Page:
By Ritvik Carvalho
LONDON (Reuters) – It has been a brutal week for world markets: More than $6 trillion in stock market capitalization lost in a selloff, the biggest one-day spike in the market’s “fear gauge”, and burned investors who bet on a period of extended calm.
Here are eight charts aimed at showing the extent of the damage, giving an end-of-week snapshot of markets, and helping assess the outlook.
Stocks hit reset button on 2018: http://reut.rs/2BNP0Bl
Since the selloff began on Feb. 2, stocks have lost more than $6 trillion in market capitalisation worldwide, and the MSCI World Index <.MIWO00000PUS> has erased all of its year-to-date gains.
Sea of red: http://reut.rs/2BiGglE
As the above graphic shows, the selloff has battered Asian stocks the most, with Japan’s Nikkei 225 and China’s two main indices suffering losses in excess of 8 percent. U.S. shares <.DJIA> <.SPX> come in next, followed by those in emerging markets <.dMIEF00000PUS>, while European shares have suffered least <.STOXX>.
Here is a snapshot of global markets’ performance since Jan. 29:
BETS ON EXTENDEDCALMBURNED
The VIX index <.VIX>, also known as Wall Street’s “fear gauge”, saw its biggest one-day spike higher, forcing an implosion of products that bet on an extended period of calm.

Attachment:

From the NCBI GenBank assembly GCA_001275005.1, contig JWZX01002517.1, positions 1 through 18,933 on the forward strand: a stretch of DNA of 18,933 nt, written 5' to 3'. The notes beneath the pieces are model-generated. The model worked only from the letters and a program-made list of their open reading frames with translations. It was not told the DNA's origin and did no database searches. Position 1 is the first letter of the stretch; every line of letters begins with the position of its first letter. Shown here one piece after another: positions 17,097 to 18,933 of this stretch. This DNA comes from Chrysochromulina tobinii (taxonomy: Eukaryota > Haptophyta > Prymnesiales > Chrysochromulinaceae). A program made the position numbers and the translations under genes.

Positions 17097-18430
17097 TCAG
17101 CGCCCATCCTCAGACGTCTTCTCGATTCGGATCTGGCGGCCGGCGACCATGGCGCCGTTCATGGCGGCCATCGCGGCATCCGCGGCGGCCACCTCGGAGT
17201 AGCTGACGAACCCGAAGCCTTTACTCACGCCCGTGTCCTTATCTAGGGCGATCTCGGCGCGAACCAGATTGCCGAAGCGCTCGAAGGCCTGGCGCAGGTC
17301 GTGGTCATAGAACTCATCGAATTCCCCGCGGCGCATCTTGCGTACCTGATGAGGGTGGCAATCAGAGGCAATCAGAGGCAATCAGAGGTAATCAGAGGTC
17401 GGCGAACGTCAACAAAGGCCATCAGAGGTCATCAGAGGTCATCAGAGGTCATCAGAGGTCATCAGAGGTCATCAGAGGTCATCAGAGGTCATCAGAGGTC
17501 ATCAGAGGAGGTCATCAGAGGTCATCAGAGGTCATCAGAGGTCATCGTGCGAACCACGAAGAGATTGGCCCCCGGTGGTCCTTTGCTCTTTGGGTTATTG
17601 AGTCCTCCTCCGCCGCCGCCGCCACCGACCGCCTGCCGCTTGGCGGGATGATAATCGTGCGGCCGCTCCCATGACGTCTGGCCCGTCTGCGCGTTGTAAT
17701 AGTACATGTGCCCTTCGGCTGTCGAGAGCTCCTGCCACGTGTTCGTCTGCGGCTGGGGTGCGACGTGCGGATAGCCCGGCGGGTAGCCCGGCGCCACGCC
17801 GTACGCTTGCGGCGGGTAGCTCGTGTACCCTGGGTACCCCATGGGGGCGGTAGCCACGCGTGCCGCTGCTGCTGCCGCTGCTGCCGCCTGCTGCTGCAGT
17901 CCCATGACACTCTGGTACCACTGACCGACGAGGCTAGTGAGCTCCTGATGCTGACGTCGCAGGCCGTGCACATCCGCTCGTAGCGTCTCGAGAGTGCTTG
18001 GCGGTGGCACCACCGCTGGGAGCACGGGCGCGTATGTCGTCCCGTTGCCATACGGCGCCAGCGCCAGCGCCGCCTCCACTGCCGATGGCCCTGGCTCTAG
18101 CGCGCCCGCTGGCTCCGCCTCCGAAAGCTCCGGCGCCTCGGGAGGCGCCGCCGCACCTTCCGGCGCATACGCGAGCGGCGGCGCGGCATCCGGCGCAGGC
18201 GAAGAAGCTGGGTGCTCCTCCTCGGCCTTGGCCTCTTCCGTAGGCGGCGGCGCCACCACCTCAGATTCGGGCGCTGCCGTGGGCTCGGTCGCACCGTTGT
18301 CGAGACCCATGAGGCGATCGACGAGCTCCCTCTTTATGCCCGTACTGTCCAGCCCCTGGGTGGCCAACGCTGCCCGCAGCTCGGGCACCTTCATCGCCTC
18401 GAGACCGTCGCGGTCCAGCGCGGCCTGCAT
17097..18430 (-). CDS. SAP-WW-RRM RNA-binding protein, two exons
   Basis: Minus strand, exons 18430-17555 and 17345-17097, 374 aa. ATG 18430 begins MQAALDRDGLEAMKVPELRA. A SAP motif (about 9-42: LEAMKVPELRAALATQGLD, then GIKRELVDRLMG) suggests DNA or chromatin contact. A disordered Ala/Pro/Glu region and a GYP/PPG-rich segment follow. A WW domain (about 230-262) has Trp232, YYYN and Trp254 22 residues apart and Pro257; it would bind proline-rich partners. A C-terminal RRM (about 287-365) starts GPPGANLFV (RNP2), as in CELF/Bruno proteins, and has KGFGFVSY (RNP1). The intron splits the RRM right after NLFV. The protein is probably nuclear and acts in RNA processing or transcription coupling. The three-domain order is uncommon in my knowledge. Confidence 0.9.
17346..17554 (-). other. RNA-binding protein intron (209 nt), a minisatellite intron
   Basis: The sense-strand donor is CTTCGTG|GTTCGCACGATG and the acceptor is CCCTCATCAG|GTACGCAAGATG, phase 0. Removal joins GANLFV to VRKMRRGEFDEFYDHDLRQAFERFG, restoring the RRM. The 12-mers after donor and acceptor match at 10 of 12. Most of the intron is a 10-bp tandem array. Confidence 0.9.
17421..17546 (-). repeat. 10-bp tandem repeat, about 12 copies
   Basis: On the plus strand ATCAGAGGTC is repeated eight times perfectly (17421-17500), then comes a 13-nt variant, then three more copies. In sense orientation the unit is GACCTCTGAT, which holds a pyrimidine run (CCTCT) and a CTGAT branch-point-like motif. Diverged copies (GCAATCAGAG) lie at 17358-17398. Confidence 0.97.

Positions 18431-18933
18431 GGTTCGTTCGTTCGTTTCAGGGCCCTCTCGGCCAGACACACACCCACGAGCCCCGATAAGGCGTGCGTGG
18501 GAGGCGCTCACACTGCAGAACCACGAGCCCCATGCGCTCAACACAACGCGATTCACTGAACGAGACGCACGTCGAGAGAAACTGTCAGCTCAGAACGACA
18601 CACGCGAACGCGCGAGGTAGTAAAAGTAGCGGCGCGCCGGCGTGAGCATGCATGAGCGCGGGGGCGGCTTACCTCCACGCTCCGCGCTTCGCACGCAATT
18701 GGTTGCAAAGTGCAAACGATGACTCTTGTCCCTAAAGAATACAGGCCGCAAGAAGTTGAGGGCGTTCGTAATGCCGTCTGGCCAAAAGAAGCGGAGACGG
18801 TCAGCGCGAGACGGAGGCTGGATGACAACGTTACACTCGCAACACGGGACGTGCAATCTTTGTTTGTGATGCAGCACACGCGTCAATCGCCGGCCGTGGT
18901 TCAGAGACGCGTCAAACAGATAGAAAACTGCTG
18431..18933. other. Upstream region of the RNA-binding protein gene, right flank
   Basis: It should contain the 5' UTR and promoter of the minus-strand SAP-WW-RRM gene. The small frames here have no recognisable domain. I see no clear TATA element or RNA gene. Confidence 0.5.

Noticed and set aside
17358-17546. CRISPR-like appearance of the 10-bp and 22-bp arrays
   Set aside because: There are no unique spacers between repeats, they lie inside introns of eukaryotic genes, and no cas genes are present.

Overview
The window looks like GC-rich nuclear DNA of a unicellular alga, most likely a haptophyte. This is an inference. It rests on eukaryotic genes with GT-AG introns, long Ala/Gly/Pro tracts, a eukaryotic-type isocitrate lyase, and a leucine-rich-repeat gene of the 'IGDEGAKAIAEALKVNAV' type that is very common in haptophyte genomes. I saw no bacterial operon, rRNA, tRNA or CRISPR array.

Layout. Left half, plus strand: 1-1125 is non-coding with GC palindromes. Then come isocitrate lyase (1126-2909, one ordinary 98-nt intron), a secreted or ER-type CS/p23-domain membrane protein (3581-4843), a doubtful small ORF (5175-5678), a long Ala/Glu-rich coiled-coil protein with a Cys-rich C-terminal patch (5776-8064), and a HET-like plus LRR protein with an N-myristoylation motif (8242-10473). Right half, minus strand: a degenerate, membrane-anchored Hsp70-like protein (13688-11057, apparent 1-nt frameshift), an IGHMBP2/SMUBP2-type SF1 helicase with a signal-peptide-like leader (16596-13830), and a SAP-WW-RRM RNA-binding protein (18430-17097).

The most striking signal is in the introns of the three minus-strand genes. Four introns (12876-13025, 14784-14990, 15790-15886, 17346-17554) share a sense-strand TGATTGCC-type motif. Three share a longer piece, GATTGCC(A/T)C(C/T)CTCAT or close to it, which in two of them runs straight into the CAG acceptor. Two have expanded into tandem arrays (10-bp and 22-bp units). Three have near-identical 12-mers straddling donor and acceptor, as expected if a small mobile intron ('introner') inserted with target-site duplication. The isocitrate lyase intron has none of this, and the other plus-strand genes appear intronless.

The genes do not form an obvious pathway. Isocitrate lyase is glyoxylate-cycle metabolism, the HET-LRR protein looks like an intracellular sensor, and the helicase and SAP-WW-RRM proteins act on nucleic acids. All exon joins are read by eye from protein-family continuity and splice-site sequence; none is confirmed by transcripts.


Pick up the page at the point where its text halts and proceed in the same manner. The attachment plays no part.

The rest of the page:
As the graphic that follows shows, exchange-traded products (ETPs) that bet on low volatility all took massive hits.
Credit Suisse said on Tuesday it will shutter the VelocityShares Daily Inverse VIX Short-Term ETN <.XIV>, likely leaving holders with just pennies on the dollar.
Nomura Securities will redeem its Tokyo Stock Exchange-listed S&P 500 Vix Inverse ETN after a sharp equity selloff since late last week triggered a massive loss in the product.
Proshares says its short VIX short-term futures ETF will be open for trading on Tuesday and it expects normal operations going forward.
The spike in the VIX index has been far in excess of that seen in volatility indexes that track other assets such as currencies, gold and bonds.
Analysts say the huge spike in the VIX index was due to a rise in bond yields, on fears that central banks may start raising interest rates sooner as inflation picks up. The yield on the U.S. 10-year Treasury is close to a four-year high of 2.885 percent <USTY10=RR>, while J.P. Morgan’s Global Bond Index has fallen to its lowest in four years. Both moves have also sparked a debate over whether a bull market in bonds is coming to an end.
So is this the end of the global equity bull run? Analysts say economic fundamentals remain strong. Citi’s Economic Surprise Index for the Group of 10 countries remains in strongly positive territory. A positive reading for the index suggests that economic releases have on balance been beating consensus.
(Reporting and graphics by Ritvik Carvalho; Additional reporting by Marc Jones; Editing by Hugh Lawson)